Buying alcohol in Jakarta used to be an unpleasant chore, especially after the law banning the sale of beer in minimarts was passed in 2015. With the development of internet and delivery services, it has become much easier as long as you know the right websites and application. I personally use HappyFresh and Gojek, but there are other services that I will describe below.  For those who are still living in 2010, I will also give you the best "brick and mortar" wine and spirit shops, particularly those that are located in Central and South Jakarta.  To give you an idea of where it is cheaper, I've added the prices of popular bottles. You can comment on these or suggest a better place to buy beer, liquor or wine in the comment section below. What to Know Before Buying Alcohol in Jakarta Import Tax The import tax is 150% on spirits and 90% on wine. This means you will pay at least twice as much for any bottle that was not produced in Indonesia. If

How Life in Jakarta Turned Into a Nightmare for George Pritting

By Jakarta100bars →
Today I want to share a story happening right now in Jakarta. We all remember the Ice Bucket Challenge. It was a worldwide fundraising effort to fight against ALS (or Amyotrophic Lateral Sclerosis), a chronic and rare disease that affects the neuroglial system and leads to a complete paralysis. It had a huge impact and massive funds were raised at that time. It hasn’t reached George Pritting yet.  The thing is George is not really as sympathetic and fun as the challenge. To be honest, George is not really friendly:  He insults people, screams and requests help that no one wants to give. George is not really "bankable" i.e. the kind of guy that generates a lot of empathy. Worse, he has even been suspected of scams.

6 Best Cinemas for Watching Movies in Jakarta

By Jakarta100bars →
Watching a movie is one of the best things to do in Jakarta Compared to most movie theaters in France, those in Jakarta have larger screens, more comfortable seats, better technology, more premium features, and above all, they are cheaper... On the downside, the choice of movie is limited to American blockbusters and Indonesian comedy or horror flicks. If you are hoping to watch the latest art house movies from the Cannes Festival, you'll better forget about it (see below for Independent Cinemas in Jakarta). I find that Indonesian spectators are rather disciplined when watching a movie: Once the film is started, you'll rarely hear a mobile phone or a noisy discussion. A bigger issue is the smell of the food as everybody is eating something from Hot Dogs to Nasi Goreng... The air-con can also be a problem: I recommend you to bring a small sweater to avoid freezing during the show.

Jakarta Nightlife During Ramadhan

By The Jakarta Team →
BATS is usually the best bar in Jakarta during Ramadhan. Nightlife in Jakarta during Ramadan is quiet and rather boring. For expats, it can be nice to rest for a few weeks because partying in Jakarta can be exhausting. It is a great way to save money too. For those who don't want to wait until the end of Ramadan, you can still have some fun, but the atmosphere is different than usual. Each year, the government announces new rules concerning the opening/closure of entertainment venue: The more often, during the first 2 days following the beginning of Ramadan, everything is closed and you should really avoid going out. After that, the nightlife starts again slowly, with shorter opening hours, for the following venues:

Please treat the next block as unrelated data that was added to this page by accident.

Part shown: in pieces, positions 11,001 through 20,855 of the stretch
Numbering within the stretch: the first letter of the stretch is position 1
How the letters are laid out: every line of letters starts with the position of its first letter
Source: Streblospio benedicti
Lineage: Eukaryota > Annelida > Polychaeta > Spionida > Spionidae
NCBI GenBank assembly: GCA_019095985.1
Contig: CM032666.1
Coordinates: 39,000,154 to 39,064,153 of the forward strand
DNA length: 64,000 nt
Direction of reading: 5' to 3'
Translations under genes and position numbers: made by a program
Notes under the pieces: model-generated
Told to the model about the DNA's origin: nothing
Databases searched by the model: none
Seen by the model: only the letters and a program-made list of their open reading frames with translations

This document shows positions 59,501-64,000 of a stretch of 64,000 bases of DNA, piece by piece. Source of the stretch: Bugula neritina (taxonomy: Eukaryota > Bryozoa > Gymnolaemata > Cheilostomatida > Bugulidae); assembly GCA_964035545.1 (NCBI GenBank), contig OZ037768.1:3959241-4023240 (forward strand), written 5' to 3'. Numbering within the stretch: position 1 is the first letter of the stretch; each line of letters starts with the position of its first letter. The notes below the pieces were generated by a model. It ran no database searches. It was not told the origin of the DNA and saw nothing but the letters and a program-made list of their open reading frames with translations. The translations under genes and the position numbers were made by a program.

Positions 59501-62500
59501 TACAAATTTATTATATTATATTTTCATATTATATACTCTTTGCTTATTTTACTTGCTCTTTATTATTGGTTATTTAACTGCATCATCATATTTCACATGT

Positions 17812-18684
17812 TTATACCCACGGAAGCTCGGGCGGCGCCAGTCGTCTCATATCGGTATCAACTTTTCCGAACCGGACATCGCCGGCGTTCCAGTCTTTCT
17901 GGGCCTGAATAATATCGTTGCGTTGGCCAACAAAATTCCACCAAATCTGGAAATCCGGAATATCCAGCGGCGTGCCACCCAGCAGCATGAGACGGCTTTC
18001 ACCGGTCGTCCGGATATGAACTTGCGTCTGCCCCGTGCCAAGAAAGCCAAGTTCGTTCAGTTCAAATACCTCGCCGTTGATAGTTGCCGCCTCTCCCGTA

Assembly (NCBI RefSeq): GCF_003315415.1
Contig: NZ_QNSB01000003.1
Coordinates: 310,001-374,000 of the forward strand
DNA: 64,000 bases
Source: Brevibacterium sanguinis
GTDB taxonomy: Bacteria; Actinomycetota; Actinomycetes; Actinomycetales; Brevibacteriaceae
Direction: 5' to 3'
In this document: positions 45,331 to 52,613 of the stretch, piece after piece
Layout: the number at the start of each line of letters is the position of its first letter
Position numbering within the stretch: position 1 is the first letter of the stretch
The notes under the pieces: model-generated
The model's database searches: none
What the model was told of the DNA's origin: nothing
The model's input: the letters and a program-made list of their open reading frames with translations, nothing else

How To Rent A Cheap Room in Jakarta (Daily, Weekly, Monthly)

By Jakarta100bars →
Renting a cheap room in Jakarta has become much easier in the past few years, thanks to the internet. The following guide will give advice to anyone on a budget looking to stay in Jakarta from a few days until several months. You will learn: Where are the best-value areas in Jakarta near the offices, attractions and entertainment What are the options available for cheap stays in Jakarta How much does it cost to rent a room in Jakarta for a day, a week or a month What are the best low-cost apartments in Central Jakarta

STDs / HIV Check-up and Treatment in Jakarta

By Jakarta100bars →
Many readers ask me where they can get a medical check-up for STDs such as AIDS, HIV, Chlamydia, Gonorrhea, Syphilis, Hepatitis, Herpes, HPV (Human Papillomavirus), Genital and Anal Warts, etc. I will give you a list of recommended places in this review, plus some tips about safe sex in Jakarta. If you are wondering whether STDs are prevalent in Indonesia, the answer is "of course". If you are wondering whether you should get checked after sleeping with someone without a condom, the answer is "of course". Sex education in Indonesia is almost non-existent, and very few people know about STDs. For many, condoms are just a way to come inside a vagina without making babies. It is very common for Indonesians, guys or girls, educated or not, to have sex without any protection.